Bar & Grill

launched, usually in April or May. During the off season Snug runs specials to get customers to try new items and explore what may or may not work. A wine-and-dine menu that includes three courses at affordable pricing is also offered during the off season to attract new business. Corporate functions are also accommodated. The Cliftons believe that their hands-on approach is what sets them apart. Constantly trying new menu items and keeping an eye open to changes, new products, methods and services is how they continue to successfully move forward in an industry known for its stiff competition.

As executive chef, Gojmerac is responsible for scheduling kitchen staff, working with new products, creating new dishes and ensuring complete customer satisfaction. When not working, he loves to fish, visit farmer’s markets to look for new ingredients and presentations. His favourite recipe is Seafood Bouillabaisse, which consists of fresh fish mussel clams and shrimp in a roasted tomato and fennel sauce. One of the restaurant’s most challenging events was its grand opening, when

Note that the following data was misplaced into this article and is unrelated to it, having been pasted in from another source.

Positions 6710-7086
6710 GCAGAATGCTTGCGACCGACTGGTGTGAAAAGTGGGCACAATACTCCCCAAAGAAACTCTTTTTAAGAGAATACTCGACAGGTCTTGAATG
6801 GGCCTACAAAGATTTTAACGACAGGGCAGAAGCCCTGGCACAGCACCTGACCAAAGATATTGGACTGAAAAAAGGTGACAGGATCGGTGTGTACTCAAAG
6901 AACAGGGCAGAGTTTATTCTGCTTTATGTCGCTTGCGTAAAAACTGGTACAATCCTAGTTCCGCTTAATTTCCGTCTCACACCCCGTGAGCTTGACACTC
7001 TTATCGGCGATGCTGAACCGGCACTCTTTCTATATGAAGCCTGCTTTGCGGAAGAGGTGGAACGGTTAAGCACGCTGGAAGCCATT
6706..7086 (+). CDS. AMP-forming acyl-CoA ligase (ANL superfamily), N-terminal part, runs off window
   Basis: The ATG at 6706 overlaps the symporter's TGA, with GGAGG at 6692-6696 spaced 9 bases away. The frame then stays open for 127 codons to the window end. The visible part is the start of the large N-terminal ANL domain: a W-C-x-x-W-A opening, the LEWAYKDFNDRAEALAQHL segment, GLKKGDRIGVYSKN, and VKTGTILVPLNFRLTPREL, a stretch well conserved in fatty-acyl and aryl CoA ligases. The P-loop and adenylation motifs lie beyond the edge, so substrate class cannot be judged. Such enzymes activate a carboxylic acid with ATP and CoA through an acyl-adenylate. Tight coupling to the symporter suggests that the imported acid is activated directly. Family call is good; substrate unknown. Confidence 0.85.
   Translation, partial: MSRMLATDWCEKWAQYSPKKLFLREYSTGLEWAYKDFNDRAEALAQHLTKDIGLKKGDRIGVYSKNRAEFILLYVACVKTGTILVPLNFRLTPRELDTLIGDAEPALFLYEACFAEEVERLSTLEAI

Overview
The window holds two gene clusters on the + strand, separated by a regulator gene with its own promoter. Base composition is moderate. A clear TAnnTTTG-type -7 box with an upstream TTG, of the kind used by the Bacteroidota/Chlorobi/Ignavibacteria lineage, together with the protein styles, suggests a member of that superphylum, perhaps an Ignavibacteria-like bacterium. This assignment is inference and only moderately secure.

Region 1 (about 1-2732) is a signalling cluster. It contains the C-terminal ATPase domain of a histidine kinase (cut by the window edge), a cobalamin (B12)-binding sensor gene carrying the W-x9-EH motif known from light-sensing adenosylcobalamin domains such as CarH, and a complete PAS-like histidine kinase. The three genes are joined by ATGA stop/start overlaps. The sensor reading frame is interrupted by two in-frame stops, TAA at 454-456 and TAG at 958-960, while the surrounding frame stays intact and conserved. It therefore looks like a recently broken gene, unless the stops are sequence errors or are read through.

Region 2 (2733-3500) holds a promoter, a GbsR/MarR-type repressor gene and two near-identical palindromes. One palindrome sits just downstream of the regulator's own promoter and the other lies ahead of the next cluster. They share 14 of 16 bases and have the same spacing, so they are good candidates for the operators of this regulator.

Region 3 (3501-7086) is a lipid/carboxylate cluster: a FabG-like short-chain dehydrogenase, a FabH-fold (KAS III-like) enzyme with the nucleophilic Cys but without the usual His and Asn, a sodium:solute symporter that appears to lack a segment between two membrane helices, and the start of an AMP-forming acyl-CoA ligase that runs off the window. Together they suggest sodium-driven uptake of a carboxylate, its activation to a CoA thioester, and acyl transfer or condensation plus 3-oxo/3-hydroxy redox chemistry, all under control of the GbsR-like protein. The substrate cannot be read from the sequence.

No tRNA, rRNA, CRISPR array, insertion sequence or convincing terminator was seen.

Port Credit, ON

customers lined up out the door and seemed to storm the restaurant, which was ill prepared for the onslaught. Snug ended up closing for three days after that and revamped its menu and set some other procedures in place. Needless to say that never happened again and when the restaurant later hosted the Lake Ontario Poker Run, complete with dinner and live entertainment, it went off without a hitch. A Sysco customer for six years, both Owner Paul Clifton and Chef Tim Gojmerac give a big thumbs up to the company’s dependability and the top notch communication he has with his Marketing Associate Lorraine Kimmel, as well as other management personnel and protein and produce specialists. Sysco staffers take the time to understand Snug’s needs and have assisted with in-house management training, menu planning and menu ideas, especially during STIR session workshops. Paul also appreciates the one-on-one working relationship with Lorraine and her attention to detail. Paul describes her as an idea generator, who gets the business and understands his needs. Friendship and loyalty on both sides are the happy result of their strong association. Snug’s plans for the future are to keep growing and to stay trendy and provide comfort to its customers thanks to the hands-on approach of its owners and management. The ongoing development in and around Mississauga is expected to bode well for the restaurant, which already earns praise for its waterfront location in beautiful Port Credit. the main ingredient :: Summer 2017 :: 5